Botswana is a country in Southern Africa that has rich and interesting clothing traditions. Many of them were formed under the influence of colonizers and missionaries who appeared in Botswana in 19-20th centuries. Today traditional Tswana outfit is a mix of Western-style or Victorian Era dresses with the pieces of clothing that are pure Tswana (for example, kaross – traditional blanket made from animal skins). Some costumes of ethnic minorities in Botswana also deserve special attention.
In general, we can divide the history of Tswana traditional clothing into 2 periods: pre-colonial period and missionary period. In accordance to this, we have 2 styles of clothing typical for this African country.
In pre-colonial period, Tswana people wore clothes made from skins and fur of local animals.
Men’s traditional outfit
Men wore a loin-skin called “tshega”, a “kaross” (rug or blanket made from animal skin), a skin cap, sandals and belt of tails (the latter is allowed only for warriors). And, of course, various ornaments were a very important part of a male costume. It could be copper wire necklaces, bead strings, armlets and etc.
Women’s traditional outfit
Women wore an apron in front called “khiba”, a skirt behind called “mosese”, a “kaross” to cover the upper body, and a lot of ornaments (necklaces, bracelets, rings, earrings etc.). A skin called “thari” was used by women to carry babies on their backs.
Children’s traditional outfit
Kids wore clothes that differ from adults’. Toddlers often didn’t use clothes at all. Older boys used a small flap of skin in front and nothing else. Though usually they also added ornaments to their dress. Girls wore a fringe of strings (made from skin or bast) and a lot of ornaments. When children got older, girls began to wear mosese and khiba, and boys – tshega.
Tswana people in traditional clothing made from animal skins.
Clothes made from animal skins often showed the social class, gender, age and status of people. For example, poorer Tswana used fewer pieces of clothing, and these garments were made from antelope skin. Rich Tswana, at the same time, wore coats made from 15-18 sewn together furs of such animals like wild cats, jackals, hears and similar.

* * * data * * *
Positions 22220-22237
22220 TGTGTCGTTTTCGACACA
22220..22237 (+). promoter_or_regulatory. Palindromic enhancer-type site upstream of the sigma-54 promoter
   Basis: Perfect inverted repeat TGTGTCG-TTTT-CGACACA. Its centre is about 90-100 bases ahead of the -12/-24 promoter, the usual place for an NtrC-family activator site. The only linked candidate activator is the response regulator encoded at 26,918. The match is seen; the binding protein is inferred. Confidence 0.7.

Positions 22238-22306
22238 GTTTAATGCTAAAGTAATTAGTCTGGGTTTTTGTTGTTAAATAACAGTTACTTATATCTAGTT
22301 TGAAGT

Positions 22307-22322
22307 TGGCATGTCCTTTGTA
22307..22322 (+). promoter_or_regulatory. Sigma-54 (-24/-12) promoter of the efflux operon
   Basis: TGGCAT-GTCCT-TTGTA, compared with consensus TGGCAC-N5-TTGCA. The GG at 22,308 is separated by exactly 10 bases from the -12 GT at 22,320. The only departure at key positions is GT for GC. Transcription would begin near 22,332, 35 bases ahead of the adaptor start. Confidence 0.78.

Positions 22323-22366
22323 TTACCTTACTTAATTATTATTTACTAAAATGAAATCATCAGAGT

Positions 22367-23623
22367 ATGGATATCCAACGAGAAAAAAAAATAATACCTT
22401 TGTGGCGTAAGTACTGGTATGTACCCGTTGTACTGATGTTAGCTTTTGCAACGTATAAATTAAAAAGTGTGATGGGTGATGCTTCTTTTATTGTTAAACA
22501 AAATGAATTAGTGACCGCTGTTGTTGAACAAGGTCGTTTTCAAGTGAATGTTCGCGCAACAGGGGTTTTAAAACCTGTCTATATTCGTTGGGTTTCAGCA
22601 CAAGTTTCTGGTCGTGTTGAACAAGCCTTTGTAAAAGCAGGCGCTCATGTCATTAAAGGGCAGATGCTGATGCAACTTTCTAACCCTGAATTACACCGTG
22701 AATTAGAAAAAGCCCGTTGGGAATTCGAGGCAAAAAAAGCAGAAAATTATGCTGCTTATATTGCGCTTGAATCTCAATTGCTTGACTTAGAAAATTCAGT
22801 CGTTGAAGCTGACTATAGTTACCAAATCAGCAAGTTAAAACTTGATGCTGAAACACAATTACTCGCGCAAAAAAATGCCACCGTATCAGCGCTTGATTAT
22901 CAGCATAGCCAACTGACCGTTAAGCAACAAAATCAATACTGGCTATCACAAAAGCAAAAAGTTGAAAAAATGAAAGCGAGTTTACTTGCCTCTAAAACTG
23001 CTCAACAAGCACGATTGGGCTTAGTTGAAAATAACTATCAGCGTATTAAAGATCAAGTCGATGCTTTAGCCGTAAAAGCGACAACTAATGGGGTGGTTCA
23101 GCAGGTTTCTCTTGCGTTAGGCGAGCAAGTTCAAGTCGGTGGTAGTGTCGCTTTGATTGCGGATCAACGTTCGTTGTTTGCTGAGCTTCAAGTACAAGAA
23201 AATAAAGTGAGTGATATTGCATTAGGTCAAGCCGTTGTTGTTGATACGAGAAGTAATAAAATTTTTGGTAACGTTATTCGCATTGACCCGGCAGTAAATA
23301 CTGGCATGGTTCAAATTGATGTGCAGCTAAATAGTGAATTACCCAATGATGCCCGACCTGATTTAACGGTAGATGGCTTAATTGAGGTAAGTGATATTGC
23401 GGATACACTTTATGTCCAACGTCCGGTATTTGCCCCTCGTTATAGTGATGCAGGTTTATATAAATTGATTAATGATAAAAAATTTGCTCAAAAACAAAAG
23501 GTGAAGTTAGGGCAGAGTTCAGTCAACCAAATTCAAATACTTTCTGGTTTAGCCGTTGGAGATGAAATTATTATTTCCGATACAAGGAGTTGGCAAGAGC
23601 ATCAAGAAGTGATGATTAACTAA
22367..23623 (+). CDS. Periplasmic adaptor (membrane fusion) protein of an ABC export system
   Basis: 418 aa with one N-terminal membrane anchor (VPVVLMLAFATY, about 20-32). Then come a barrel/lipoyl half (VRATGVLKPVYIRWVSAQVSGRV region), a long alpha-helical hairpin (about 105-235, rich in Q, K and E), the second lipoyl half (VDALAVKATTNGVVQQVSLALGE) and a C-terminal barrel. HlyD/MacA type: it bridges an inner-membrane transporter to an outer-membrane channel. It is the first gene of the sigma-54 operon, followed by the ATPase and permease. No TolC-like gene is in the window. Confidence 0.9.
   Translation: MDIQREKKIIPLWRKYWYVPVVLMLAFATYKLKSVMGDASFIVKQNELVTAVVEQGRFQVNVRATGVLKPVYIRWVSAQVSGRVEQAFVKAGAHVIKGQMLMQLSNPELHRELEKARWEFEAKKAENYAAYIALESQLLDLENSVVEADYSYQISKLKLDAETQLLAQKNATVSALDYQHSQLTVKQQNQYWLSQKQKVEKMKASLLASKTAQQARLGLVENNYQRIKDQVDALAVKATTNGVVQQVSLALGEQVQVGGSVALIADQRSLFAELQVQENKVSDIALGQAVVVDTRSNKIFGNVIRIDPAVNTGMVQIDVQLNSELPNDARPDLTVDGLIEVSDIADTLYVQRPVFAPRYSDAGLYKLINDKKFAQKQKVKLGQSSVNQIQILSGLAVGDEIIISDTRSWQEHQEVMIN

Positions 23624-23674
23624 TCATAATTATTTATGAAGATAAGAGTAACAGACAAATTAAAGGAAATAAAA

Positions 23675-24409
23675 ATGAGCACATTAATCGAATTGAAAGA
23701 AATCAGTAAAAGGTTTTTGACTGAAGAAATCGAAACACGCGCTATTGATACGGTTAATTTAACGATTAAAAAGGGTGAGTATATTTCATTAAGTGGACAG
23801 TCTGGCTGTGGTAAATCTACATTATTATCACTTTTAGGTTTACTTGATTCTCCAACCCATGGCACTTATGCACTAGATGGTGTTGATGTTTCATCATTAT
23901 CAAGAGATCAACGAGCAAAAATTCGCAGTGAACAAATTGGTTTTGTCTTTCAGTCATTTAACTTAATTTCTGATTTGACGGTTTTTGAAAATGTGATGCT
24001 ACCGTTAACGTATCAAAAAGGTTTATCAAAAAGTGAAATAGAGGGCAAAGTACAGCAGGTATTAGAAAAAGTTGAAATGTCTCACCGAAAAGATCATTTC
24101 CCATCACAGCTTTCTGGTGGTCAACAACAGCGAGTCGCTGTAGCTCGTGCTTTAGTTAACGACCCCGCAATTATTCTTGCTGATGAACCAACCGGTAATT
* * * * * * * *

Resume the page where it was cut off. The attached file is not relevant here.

The ornaments played an important role in the life of Tswana people. Tswana of every age and gender used them, and often in large quantities. Usually, Tswana ornaments were made from copper wire, leather, animal teeth etc. Later they began to trade with other tribes and countries, so they added glass beads and seashells to the list of materials.
To complement the traditional appearance of people in Botswana in pre-colonial period add the mix of ocher and animal fat which was used to cover the clothes and skin. Such ointment helped to protect the skin from the hot sun and rough winds. Nowadays Tswana people still use different ointment and cosmetics to protect their skin.
The missionary period in Botswana started in the mid-19th century. A lot of missionaries moved to Southern Africa in that period of time, and they brought some European traditions with them. One of the main new traditions was the clothing tradition. Missionaries wore more European garments and tried to dress local people in similar clothing. Gradually they managed to change the whole clothing tradition in Botswana. Locals began to discard garments made of animal skins and use fabric instead.
Tswana women in national costumes of the missionary period (Western-style dresses with Tswana traditional blankets).
Mary and Robert Moffat were the missionaries who caused the biggest change in traditional Tswana dress. During the 19th century, people in Botswana began to mix styles: they used modest European dresses combined with karosses (traditional blankets made from skins) or woven blankets. Such style of clothing emphasized the changes in Tswana lifestyle.
In the 20th century, Tswana people began to use Western-style clothing in everyday life. Their traditional outfits became rare at the streets of big cities. Today Tswana mostly wear garments made of animal skins for special occasions: weddings, ceremonies, folk events and traditional holidays.
Herero dress in Botswana
Besides Tswana people, Botswana is populated by some other ethnic groups. One of the biggest communities is Herero people. It is an ethnic group that inhabits several Southern African countries, including Botswana. They also have their unique traditional costume. After migration from their natural territory and several Herero wars with colonizers these people at last acquired new cultural features and traditions.
Today Herero people wear their national costume called “Herero dress”. It is derived from Victorian Era. This outfit was brought to Southern Africa by German missionaries in early 20th century. But nowadays Herero people consider it the part of their culture and clothing tradition.